Wednesday, March 20
@ 7:30 pm Washington Wizards (10-34) vs New Jersey Nets (15-32)
PG: John Wall vs Deron Williams
SG: Jordan Crawford vs MarShon Brooks
SF: Chris Singleton vs Gerald Wallace
PF: Trevor Booker vs Kris Humphries
C: Kevin Seraphin vs Shelden Williams
Why you should watch: Nene will finally play…we hope
The debut of Nene Hilario has finally arrived. Despite being traded to the Wizards on Thursday of last week, Nene has yet to see any action on the court with the team. Completing the league mandated physical took awhile, but now Nene is all systems go. He’s gotten a few practices with the team under his belt as well, which means he’s likely not going to look completely lost. He also gets the added benefit of playing against
a 6’9 piece of swiss cheese Shelden Williams.
Williams has been filling in recently for the injured young star Brook Lopez, whose ’11-’12 season has been derailed by injuries. Unfortunately, filling in for Shelden Williams means giving opposing centers career games. The latest example would be Tristan Thompson of the Cleveland Cavaliers. On Monday, despite having not scored in double-figures all month long, Thompson obliterated Williams for 27 points and 14 rebounds (with 8 offensive boards). Before that? Chris Kaman ate him up for 20 points (a game which he had a -20 plus-minus rating) and Dwight Howard for 18 points in consecutive games. Nene, assuming he plays, should give Shelden work.
His athleticism will be way too much for Williams, who moves like frozen syrup, to contain. He’s stronger, smarter, and is going to be a pick-and-roll machine with John Wall. If I had to predict his box score, I’d go with 18 points and 8 rebounds. The only reason he won’t grab 10 boards is probably because there won’t be many misses against one of the worst defending teams in the NBA.
Underlying Storyline: John Wall matches up against All-Star Deron Williams
It’s not really an underlying storyline as much as it is a very important game for John Wall. Deron Williams is, without a doubt, one of the top 5 point guards in the NBA, and it’s great for bragging rights to compare one team’s superstar to our own. The two have played one another twice in John Wall’s two-year career, with each point guard winning one game apiece. They last met during the first game of this season, with Williams coming close to a triple-double with 23 points, 8 rebounds, and 9 assists. Wall wasn’t playing his best ball to open the season, and only hit three shots en route to a 13 point, 8 rebound, 5 assist performance. In that game, Mr. Kardashian Humphries stole the ball from John in the last few seconds with the Wizards trailing by three. Chances are good he hasn’t forgotten being out-dueled.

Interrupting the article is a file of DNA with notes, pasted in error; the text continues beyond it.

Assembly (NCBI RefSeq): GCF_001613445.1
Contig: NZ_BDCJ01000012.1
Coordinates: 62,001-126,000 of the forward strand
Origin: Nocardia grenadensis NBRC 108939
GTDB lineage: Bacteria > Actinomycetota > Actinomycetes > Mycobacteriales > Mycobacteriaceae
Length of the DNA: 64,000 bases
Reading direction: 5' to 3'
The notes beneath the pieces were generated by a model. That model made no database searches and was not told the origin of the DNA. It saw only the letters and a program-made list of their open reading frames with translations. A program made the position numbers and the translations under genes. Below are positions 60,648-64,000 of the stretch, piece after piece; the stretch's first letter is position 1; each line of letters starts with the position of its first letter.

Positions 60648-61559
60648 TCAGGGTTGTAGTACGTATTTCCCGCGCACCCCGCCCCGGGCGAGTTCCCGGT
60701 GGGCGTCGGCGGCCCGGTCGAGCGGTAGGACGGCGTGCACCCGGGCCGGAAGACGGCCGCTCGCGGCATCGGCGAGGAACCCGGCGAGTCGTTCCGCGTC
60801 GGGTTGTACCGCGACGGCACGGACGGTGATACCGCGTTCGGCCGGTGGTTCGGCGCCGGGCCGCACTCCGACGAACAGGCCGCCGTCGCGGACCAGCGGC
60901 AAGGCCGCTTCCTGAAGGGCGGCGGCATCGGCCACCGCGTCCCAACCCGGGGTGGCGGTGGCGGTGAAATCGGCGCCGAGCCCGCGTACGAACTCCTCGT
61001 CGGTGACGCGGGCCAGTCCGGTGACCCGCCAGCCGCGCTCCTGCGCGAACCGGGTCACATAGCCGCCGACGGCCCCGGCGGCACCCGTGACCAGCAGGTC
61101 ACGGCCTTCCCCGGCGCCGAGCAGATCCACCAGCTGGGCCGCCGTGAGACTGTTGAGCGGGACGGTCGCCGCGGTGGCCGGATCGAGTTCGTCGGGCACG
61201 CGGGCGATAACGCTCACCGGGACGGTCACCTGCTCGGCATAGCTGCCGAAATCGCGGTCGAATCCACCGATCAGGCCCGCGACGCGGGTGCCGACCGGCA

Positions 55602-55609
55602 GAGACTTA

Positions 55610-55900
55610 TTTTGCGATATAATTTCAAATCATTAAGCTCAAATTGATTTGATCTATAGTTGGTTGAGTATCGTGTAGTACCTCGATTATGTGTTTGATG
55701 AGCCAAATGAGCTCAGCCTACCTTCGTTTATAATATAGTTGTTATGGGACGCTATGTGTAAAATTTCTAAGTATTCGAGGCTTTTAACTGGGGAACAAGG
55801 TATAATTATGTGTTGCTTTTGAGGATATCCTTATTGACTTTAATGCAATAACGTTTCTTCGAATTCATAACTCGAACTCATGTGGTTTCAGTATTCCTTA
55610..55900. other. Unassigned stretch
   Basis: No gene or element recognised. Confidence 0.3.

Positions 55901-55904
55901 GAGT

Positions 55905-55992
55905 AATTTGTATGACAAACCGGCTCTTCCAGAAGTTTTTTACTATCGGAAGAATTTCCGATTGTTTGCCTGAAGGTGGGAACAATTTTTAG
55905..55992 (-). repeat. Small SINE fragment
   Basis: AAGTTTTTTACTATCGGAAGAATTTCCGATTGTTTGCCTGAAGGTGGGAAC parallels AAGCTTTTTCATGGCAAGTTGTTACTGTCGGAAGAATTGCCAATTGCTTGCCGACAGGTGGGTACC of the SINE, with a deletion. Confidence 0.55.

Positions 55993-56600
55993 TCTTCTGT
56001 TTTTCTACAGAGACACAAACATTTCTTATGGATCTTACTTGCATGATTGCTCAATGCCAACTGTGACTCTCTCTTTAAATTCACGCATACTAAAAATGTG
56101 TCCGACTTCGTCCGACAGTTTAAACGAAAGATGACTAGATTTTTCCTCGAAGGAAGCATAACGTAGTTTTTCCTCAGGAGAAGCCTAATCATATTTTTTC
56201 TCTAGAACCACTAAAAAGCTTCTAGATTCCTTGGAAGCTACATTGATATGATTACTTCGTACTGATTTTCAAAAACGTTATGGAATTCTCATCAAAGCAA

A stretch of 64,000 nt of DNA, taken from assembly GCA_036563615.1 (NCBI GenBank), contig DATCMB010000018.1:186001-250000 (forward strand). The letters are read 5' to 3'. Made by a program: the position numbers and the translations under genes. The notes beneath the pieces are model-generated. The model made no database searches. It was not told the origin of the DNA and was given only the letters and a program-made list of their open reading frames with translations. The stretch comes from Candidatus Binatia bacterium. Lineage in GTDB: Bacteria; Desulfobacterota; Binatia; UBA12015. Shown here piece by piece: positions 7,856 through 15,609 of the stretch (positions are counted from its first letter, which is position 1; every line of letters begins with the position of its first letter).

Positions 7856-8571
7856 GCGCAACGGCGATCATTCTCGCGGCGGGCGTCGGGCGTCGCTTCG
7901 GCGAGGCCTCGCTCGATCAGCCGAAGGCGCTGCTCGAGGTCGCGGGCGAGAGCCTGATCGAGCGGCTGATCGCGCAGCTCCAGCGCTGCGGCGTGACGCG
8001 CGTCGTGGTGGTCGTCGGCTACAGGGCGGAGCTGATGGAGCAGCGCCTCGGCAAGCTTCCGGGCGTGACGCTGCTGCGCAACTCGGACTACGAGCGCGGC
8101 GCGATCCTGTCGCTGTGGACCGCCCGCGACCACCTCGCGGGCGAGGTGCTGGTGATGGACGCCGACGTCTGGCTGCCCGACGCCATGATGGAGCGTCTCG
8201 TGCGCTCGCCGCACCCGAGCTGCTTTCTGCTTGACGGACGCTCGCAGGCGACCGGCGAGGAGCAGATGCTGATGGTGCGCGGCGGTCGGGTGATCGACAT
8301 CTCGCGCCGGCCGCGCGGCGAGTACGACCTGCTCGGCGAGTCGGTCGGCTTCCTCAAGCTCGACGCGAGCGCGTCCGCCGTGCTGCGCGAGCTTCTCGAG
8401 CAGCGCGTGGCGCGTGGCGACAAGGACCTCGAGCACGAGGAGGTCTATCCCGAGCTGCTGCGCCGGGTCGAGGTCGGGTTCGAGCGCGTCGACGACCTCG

In terms of playing style, Wall and Williams aren’t even close to the same player. Deron is a huge fan of the three point shot, and hurls 6.6 per game (hitting 35% of them); Wall has only taken 23 three pointers all season. He’s got a deadly first step that has tripped up many a defender throughout his seven-year career. Even though he looks a little husky, Williams ability to change directions on a dime is unparalleled; Wall is built like a Ducati 999, with lots of straight ahead speed and quick acceleration. Williams likes to shoot more than getting to the rack; Wall is the complete opposite.
It’s important to note, however, that the Wizards are a completely different team, as is Wall. New coach, better shooting by the point guard, and a new center means that Wall is going to want to right the wrong from that Day One loss against the Nets.
Prediction: The Wizards have lost two straight games, but the Nets have lost three! Based upon that, and the fact that Washington hasn’t necessarily played the worst ball lately, the Wizards should win. Nene is going to provide the added boost to the front line offensively and guide this team to victory. Wizards 105-99.